Chatbots can only recognize words or phrases they have been specifically programmed to understand. So no matter how many times you ask a chatbot if there are flights available to “Marrakech” — instead of “Marrakesh” — the bot won’t learn that you’re talking about the same city.
If the chatbot can’t understand what a customer is saying, not only is this a frustrating experience, but a human agent still has to get involved to resolve the issue.
Chatbots are simpler to set up
One of the benefits of using a chatbot, is that while they are less sophisticated than virtual agents, this means they’re relatively easy to set up, and cheap to maintain. Due to their complexity, it takes a little longer (and requires more resources) to get a virtual agent running smoothly.
Are all virtual agents the same?
Unfortunately it’s not as simple as choosing between a chatbot and an IVA… Because not every virtual agent platform has the same capabilities.
Here are some of the features you should look out for when deciding on an automation solution for your customer service (spoiler alert: Ultimate’s powerful virtual agent platform has all these features, and more).
1. Omnichannel automation. According to research by Forrester, email is currently the number 1 support channel for customer service. But customers expect to be able to reach out to brands however they please. The best automation providers will offer omnichannel solutions, automating customer support requests across any digital channel: covering email, chat, and social media or messaging apps.
2. CRM integrations. For customer-obsessed CS teams, a headless automation platform (meaning one that sits inside your existing CRM — just as a human agent would) makes the most sense. Not only does this save your team from having to learn how to use an entirely new system, but it allows your virtual agent to access customer data and personalize interactions. As 80% of consumers are more likely to buy from brands that offer personalized experiences, the headless approach is a no-brainer.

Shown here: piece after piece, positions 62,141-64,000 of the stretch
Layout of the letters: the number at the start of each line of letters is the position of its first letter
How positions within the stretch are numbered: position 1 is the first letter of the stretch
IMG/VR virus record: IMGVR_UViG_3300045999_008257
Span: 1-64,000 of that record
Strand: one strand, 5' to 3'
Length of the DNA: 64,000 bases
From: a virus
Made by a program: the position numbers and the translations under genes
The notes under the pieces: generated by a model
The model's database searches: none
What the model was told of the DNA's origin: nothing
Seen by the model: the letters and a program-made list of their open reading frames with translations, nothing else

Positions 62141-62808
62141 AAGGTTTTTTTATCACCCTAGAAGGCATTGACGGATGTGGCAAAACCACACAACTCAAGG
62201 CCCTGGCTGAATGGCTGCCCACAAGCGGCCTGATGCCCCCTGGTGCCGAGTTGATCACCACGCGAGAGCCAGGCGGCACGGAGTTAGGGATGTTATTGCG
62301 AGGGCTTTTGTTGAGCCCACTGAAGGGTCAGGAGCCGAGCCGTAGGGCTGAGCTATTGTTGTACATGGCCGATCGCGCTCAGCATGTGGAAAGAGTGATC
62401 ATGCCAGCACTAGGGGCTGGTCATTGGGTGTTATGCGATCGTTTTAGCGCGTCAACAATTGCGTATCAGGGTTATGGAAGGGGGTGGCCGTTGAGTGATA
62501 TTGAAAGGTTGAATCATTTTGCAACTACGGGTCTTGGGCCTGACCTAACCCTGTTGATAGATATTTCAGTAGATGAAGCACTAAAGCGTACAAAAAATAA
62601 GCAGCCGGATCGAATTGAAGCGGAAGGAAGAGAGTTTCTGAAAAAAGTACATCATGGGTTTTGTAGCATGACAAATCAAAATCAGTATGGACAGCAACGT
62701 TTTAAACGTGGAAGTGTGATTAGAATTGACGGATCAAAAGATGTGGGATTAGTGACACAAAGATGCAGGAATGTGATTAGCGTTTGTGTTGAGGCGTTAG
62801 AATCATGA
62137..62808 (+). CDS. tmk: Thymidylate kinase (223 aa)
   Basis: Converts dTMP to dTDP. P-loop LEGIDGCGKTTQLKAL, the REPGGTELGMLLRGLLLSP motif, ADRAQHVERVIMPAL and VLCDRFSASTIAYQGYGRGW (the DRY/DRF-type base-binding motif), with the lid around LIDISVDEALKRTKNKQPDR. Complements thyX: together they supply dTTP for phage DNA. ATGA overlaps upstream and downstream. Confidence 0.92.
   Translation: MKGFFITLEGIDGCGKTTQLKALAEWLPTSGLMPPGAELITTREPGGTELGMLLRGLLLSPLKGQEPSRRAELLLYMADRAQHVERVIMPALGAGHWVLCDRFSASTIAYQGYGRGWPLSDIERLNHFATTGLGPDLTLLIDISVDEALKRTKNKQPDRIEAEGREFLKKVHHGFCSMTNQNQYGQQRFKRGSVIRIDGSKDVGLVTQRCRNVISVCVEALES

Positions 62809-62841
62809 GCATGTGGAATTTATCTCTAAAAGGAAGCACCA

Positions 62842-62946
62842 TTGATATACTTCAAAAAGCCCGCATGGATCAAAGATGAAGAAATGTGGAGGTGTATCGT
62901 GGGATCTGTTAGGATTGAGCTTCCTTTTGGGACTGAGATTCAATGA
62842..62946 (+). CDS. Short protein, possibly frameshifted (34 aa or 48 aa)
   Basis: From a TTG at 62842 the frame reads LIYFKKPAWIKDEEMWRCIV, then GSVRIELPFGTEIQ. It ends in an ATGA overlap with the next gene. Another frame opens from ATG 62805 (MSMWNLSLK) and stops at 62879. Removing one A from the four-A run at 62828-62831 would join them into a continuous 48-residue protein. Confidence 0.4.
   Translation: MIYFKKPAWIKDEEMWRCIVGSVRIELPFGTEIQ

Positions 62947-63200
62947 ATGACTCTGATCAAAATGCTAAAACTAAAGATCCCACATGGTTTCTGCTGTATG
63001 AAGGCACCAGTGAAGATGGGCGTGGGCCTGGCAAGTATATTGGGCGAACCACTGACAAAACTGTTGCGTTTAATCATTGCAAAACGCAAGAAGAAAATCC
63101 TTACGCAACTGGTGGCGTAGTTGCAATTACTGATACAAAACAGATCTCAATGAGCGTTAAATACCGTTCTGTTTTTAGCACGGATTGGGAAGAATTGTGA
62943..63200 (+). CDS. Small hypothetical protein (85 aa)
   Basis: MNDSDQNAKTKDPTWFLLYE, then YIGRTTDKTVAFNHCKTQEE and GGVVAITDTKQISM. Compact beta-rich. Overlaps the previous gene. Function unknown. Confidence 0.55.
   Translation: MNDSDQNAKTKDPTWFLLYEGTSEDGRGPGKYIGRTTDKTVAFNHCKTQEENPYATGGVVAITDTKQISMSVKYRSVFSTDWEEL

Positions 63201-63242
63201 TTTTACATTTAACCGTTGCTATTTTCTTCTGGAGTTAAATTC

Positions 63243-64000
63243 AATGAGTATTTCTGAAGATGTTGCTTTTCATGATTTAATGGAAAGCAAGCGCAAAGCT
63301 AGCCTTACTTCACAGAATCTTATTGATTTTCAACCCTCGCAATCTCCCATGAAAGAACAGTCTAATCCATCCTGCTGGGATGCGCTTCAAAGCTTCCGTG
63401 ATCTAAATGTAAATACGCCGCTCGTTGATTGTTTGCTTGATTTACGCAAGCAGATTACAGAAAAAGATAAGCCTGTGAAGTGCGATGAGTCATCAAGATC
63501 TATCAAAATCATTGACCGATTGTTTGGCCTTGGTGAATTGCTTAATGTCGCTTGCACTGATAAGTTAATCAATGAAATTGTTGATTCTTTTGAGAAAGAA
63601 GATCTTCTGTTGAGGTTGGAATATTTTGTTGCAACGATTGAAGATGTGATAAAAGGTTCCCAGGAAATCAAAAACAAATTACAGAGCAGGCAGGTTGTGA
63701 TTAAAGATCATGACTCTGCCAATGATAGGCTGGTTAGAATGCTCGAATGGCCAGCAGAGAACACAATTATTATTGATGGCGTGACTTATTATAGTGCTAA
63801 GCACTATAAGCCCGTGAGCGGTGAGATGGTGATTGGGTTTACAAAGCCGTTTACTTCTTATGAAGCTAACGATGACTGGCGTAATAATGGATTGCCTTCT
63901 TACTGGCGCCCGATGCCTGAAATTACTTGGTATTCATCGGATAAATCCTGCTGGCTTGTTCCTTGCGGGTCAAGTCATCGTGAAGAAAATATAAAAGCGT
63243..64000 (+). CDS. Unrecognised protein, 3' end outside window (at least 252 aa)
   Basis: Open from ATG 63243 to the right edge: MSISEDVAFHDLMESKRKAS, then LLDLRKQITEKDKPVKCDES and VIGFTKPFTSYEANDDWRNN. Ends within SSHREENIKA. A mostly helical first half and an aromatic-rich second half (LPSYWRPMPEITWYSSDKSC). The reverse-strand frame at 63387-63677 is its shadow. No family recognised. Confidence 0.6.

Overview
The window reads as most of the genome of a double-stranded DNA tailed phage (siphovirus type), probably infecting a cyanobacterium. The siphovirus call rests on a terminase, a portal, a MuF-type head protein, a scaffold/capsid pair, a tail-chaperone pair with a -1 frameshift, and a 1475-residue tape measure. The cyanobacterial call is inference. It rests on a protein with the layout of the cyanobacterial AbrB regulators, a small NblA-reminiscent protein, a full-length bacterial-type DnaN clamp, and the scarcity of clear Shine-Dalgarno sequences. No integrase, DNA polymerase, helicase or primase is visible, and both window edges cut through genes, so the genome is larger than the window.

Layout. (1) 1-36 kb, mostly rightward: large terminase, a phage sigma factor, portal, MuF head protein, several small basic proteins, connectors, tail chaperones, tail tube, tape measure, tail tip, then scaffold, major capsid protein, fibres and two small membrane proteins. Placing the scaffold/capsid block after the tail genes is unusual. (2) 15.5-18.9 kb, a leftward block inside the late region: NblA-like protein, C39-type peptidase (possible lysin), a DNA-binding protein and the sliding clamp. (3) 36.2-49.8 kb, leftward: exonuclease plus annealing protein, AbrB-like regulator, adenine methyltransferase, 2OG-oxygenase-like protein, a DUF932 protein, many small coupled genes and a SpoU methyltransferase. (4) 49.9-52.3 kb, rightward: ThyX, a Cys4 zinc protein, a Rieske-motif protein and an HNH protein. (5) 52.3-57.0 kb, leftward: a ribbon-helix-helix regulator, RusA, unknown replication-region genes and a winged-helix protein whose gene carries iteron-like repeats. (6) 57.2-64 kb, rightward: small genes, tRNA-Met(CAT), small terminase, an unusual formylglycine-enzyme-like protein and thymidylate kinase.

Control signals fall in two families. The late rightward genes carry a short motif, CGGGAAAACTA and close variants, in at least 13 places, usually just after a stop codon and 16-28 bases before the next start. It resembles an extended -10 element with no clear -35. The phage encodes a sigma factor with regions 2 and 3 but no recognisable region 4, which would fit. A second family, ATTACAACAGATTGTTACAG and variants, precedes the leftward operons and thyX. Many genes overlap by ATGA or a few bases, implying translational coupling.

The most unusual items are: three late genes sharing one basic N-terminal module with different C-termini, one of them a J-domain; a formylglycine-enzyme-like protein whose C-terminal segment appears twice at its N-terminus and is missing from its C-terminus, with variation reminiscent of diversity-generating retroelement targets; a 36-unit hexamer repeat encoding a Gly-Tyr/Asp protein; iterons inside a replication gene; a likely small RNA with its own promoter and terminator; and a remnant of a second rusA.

3. Multilingual AI. If you want to scale your customer service around the world, a multilingual virtual agent is a must. Multilingual AI allows companies to expand into new markets and serve different timezones, while offering localized support at native-level fluency — so your bot will grow alongside you.
4. A no-code platform. No-code platforms are designed to be intuitive, making them simple to use and maintain. Since no-code solutions are accessible to non-technical users, you won’t need to invest in additional IT support, and it’s easy to onboard new bot managers. Using a low-code platform, on the other hand, requires an understanding of programming languages. This means low-code solutions take longer to set up, and you’ll have to hire a developer to take care of the automations.
5. Custom solutions. While out-of-the-box automations are faster to implement, creating a custom-built solution using API integrations will allow you to fully automate more processes.
At Ultimate, we understand that every customer service team has different needs, that require personalized solutions:
“The team at Ultimate had an immediate grasp of our issue. They provided us with a made-to-measure, integrated solution to automatically tag our tickets and implement automated replies.”
- Ilaria Vilardi, Customer Service Senior Specialist, Clue
The type of automation solution you choose will depend on the particular needs of your CS team. But regardless of whether you go with a chatbot or virtual agent, automating your support will take care of simple queries, allow you to serve customers around the clock, and free agent time to work on high-value interactions.